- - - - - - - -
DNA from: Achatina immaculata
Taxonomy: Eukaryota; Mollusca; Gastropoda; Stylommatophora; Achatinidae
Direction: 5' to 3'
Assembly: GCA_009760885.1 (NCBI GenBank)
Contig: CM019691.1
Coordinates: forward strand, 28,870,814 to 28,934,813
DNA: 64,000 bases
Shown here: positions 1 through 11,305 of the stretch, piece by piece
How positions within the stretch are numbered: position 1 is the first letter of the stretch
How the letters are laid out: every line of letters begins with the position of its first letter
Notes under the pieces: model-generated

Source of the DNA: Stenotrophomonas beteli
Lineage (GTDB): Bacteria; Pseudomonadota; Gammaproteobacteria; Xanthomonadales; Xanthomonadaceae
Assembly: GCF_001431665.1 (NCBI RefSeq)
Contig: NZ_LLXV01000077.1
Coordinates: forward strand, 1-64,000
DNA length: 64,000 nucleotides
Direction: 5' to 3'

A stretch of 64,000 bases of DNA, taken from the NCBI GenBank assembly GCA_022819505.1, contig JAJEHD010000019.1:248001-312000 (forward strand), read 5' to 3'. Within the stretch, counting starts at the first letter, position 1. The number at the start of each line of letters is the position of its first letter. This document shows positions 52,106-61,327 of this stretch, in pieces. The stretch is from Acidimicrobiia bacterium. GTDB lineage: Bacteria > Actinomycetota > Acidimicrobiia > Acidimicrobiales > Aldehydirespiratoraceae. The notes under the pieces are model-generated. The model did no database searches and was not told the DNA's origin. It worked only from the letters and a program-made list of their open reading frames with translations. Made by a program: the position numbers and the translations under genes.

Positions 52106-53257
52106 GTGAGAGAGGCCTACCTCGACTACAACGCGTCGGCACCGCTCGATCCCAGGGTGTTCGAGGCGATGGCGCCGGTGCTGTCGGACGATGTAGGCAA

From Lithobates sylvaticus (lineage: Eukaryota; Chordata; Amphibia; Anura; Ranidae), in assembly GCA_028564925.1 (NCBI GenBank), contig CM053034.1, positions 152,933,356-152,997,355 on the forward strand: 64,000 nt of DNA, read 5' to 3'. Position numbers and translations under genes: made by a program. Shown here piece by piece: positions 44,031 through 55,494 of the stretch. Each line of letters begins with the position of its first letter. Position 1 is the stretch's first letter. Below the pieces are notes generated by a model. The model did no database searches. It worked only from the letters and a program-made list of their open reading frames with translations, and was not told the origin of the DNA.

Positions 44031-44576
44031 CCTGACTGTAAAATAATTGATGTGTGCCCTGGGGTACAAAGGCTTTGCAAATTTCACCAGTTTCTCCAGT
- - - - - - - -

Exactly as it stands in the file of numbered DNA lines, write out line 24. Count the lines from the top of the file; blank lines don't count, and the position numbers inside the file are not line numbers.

44031 CCTGACTGTAAAATAATTGATGTGTGCCCTGGGGTACAAAGGCTTTGCAAATTTCACCAGTTTCTCCAGT